I hadn’t really thought about Tutankhamun, or even photography, for a couple of months while I got on with teaching something else, because that’s how academia works sometimes. But about a month ago, inevitably, Tutankhamun hove back into view. First with new research I’ve been doing on the 1972 British Museum exhibition (which I’ll write about soon), second with plans for the Cambridge version of my own ‘Photographing Tutankhamun’ exhibition (which I’ll be starting to install tomorrow morning), and third, just this past week, with the proof version of my book, Photographing Tutankhamun, due out by the end of this year from Bloomsbury. The cover design was agreed months ago, to fit the style of the fantastic ‘Photography, History: History, Photography’ series in which my book will appear.
The proofs I received this week are the text inside – all 280-some pages of it, which will be closer to 300 by the time the index is done. There’s always a pain and a pleasure to this stage: the pain of little errors that have crept in, inconsistencies that escaped even a good copy-editor, or things I realize are my own fault, where I’ve changed my thinking about a phrase or word or idea. But there’s a pleasure, too, in seeing how well the text and images fit together, and in seeing one’s own words really – or almost – ‘in print’, rather than on my laptop screen or my tattered, much marked-up manuscript print-out.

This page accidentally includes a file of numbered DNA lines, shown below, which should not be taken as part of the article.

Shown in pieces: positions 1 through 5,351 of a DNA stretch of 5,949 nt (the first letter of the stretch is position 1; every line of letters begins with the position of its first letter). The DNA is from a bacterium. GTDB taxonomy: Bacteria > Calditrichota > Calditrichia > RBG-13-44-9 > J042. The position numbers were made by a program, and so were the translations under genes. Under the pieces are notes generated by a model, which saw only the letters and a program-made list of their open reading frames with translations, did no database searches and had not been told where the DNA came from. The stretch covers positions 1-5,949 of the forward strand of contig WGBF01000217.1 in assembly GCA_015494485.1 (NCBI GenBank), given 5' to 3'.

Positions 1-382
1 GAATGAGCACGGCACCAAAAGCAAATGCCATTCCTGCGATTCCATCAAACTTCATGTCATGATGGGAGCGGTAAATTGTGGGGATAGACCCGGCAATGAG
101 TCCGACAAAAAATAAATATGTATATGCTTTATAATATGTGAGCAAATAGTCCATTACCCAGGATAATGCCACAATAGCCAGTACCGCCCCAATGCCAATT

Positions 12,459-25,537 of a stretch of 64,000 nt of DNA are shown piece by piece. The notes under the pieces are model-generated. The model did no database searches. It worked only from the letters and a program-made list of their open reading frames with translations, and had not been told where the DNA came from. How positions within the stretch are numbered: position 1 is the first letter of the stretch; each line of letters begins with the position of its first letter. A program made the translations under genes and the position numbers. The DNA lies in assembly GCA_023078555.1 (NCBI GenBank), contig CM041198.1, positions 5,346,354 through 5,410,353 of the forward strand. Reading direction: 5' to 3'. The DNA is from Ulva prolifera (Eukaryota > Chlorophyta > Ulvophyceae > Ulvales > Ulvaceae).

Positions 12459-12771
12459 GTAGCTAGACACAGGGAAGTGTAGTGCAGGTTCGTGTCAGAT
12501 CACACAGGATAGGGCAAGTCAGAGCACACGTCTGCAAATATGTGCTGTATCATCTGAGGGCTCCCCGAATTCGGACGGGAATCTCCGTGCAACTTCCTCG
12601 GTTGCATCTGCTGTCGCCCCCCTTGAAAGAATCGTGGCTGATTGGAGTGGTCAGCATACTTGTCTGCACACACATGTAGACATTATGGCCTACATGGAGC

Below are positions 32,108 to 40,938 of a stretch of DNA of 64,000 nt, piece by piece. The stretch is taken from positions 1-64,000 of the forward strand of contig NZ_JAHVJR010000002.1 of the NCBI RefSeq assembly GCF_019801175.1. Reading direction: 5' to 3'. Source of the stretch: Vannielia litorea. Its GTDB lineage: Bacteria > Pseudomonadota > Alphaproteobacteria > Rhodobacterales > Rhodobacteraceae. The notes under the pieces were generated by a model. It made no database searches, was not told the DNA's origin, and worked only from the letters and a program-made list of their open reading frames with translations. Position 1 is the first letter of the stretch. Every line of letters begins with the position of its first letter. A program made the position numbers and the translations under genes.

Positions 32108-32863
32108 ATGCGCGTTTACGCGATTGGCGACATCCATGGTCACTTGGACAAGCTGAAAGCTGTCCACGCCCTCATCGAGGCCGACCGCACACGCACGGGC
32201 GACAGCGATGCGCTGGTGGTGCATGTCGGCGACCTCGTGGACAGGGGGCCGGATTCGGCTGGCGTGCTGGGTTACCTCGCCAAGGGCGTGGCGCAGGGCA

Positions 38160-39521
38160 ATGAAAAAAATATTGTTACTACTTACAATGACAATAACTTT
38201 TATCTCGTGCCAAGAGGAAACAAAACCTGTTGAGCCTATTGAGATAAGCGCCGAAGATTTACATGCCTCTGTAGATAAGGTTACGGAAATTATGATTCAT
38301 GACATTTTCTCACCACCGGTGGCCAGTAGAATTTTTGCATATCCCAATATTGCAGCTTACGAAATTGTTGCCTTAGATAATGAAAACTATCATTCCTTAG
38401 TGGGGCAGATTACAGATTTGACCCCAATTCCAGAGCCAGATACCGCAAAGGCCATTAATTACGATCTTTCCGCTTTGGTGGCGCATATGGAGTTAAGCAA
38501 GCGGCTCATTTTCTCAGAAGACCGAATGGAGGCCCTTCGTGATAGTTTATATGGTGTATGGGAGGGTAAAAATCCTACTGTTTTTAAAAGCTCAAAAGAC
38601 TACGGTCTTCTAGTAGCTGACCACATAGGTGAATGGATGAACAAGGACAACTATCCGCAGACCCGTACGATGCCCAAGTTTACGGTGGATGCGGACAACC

For me, a frustrated novelist, opening lines matter – and I always, always, write the first chapter first. So the start of Chapter 1, which you see above in the PDF proof, is the first thing I wrote for this book, when I returned to my home in Norfolk after carrying out three months of research in the Tutankhamun archives at Oxford University. I thought I was going to write a pretty straightforward book about how this most famous of archaeological finds, documented by a famous excavator, through a set of famous photographs, told us something about the relationship between archaeology and photography in 1920s Egypt. But somewhere in those archives, I had a little crisis. The kind of crisis that, fortunately, I’m now experienced enough as a researcher to know is a Good Thing. Because it takes some kind of crisis, big or small, to get to the breakthrough that shows you what your work is really about. Continue reading “Proof”